“Nonsense you look like a girl you are lots younger than Candace color in your cheeks like a girl A face reproachful tearful an odor of camphor and of tears a voice weeping steadily and softly beyond the twilit door the twilight-colored smell of honey suckle. Bringing empty trunks down the attic stairs they sounded like coffins […]” – from As I Lay Dying

  1. James Joyce

Dublin born writer James Joyce employed the stream-of-consciousness style in all of his novels, including Finnegans WakeA Portrait of the Artist as a Young Man and – of course – the 1000-page, 265,000-word long Ulysses. It is easy to get lost in any paragraph in the novel, as the protagonist Stephen Dedalus guides us quickly – and disjointedly – through his thoughts and surroundings. One moment he is asking himself, “Would you go back to then?” and the next he is on Grafton street, pondering whether to buy a pincushion while the “jingle of harnesses” sounds in his ears. Then, out of the blue, he answers himself and concludes that it would be “useless to go back.” Next thing you know, he’s moved on to Duke Street and we’re not quite sure how he – or we – got there.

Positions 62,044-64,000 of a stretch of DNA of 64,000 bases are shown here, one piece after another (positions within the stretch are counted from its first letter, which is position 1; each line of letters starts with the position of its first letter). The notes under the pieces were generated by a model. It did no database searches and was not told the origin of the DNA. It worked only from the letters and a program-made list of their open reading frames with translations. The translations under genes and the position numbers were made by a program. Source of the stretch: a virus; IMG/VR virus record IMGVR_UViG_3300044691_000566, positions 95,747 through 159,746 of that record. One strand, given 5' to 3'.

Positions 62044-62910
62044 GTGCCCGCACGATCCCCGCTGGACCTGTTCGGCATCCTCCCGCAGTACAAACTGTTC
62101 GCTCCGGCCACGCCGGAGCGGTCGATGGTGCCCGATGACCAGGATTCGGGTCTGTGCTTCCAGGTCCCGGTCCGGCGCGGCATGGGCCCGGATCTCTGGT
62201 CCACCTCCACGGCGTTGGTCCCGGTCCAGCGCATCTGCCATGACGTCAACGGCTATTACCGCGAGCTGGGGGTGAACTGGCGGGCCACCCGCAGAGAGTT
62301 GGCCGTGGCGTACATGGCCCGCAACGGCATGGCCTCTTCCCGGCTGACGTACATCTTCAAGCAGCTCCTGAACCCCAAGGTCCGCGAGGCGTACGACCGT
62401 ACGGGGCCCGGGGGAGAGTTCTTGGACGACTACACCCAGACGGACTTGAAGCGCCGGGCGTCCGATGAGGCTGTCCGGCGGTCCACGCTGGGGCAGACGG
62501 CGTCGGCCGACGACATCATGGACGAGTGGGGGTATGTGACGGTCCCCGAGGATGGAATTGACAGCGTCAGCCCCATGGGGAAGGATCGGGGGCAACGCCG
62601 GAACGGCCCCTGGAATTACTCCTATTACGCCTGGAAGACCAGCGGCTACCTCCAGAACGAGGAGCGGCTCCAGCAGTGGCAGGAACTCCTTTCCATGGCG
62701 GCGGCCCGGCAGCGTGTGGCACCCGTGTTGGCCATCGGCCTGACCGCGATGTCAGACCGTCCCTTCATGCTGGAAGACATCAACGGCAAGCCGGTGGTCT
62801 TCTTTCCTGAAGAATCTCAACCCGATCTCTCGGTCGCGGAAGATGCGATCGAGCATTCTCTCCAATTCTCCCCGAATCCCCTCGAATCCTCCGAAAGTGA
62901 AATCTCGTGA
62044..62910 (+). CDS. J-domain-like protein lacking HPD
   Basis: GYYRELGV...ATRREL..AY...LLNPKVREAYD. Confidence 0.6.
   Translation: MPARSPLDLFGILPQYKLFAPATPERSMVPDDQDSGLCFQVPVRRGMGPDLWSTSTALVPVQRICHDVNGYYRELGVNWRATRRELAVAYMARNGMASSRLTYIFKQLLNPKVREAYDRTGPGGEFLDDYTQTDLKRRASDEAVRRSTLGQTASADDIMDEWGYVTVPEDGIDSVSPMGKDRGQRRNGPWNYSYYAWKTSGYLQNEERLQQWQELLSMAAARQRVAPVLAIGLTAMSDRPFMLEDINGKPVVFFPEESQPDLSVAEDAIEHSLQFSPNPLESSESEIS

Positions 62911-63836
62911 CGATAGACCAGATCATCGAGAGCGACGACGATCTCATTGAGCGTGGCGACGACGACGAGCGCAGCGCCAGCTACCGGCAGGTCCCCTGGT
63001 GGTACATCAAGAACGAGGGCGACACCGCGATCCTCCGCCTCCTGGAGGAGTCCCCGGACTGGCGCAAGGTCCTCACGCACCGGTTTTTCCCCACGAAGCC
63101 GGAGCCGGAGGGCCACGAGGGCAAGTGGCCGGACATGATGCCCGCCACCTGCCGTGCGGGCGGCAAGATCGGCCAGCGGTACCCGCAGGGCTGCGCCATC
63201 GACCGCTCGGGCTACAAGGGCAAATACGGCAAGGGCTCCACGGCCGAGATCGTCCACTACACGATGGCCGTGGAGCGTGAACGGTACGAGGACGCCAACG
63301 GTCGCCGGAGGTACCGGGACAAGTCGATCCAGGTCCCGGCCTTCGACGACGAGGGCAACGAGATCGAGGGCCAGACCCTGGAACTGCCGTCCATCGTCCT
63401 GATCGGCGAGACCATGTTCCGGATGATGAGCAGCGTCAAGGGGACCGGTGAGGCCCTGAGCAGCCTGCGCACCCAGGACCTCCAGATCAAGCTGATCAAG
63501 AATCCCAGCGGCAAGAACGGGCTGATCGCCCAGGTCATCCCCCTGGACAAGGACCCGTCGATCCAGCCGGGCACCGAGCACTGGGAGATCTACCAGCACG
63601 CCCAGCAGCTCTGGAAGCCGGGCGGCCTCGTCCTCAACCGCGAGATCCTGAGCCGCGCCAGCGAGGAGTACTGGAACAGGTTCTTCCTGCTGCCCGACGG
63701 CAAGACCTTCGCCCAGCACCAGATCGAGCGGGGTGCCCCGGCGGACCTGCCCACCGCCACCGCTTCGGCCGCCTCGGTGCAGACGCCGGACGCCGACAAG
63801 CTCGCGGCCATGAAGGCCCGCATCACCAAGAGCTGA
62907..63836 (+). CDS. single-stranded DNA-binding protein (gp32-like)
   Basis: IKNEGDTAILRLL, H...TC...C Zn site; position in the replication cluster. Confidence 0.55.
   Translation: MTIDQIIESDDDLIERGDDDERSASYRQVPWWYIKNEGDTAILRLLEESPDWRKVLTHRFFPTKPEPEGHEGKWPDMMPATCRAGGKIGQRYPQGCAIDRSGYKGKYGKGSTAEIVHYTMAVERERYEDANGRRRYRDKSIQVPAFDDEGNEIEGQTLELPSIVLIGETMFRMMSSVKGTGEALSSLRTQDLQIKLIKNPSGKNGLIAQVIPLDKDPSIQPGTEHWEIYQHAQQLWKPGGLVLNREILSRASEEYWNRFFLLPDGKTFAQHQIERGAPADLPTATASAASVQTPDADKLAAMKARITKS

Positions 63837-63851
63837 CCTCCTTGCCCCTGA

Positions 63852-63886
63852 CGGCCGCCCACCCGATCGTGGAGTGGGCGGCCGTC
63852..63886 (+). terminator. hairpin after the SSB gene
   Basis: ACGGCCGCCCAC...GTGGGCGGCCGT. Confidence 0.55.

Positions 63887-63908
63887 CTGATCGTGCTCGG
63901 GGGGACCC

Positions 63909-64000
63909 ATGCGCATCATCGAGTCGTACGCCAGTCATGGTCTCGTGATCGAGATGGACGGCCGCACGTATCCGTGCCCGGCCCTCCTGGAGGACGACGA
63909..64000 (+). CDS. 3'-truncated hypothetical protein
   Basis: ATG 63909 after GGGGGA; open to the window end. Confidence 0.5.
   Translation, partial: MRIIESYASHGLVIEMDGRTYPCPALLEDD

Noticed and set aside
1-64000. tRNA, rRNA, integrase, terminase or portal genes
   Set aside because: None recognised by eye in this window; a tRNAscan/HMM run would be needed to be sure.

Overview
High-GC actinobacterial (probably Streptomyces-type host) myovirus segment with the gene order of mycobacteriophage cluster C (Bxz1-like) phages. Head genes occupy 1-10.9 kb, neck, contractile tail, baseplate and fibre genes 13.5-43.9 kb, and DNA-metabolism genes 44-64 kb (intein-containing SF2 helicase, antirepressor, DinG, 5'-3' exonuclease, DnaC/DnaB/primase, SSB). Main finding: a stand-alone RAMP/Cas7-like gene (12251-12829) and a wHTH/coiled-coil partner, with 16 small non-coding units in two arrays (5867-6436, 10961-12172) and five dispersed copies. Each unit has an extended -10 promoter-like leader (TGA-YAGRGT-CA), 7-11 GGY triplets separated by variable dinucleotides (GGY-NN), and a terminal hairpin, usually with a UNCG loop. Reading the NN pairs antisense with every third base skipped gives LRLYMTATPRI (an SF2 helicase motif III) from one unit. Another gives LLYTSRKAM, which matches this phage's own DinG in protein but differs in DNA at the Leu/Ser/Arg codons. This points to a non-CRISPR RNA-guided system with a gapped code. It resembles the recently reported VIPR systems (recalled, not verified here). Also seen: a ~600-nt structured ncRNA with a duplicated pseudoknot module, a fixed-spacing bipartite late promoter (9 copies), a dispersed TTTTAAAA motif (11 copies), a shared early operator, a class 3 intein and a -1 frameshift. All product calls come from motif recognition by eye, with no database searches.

1. Virginia Woolf

 

Recognized as the most important feminist writer (and perhaps one of the most important writers in general) of all time, Virginia Woolf used the stream-of-consciousness technique to great significance in her work. Paying scrupulous attention to detail and describing even “the footman’s hand,” “parcels and umbrellas.” Woolf takes readers through different minds, perspectives and surroundings in Mrs. Dalloway. She makes us wonder who is speaking – and about what.

  1. Marcel Proust

French writer Marcel Proust also used the stream-of-consciousness style in his works, notably in the seven-volume long Remembrance of Things Past, in which even the simple childhood memory of eating a petite madeleine plunges one into the “vast structure of recollection.” Reading Proust, one is caught up in the taste and smell of the pastry, “the water-lilies on the Vivonne” and “Sunday mornings at Combray” – all of which are memories that converge in the narrator’s stream of consciousness.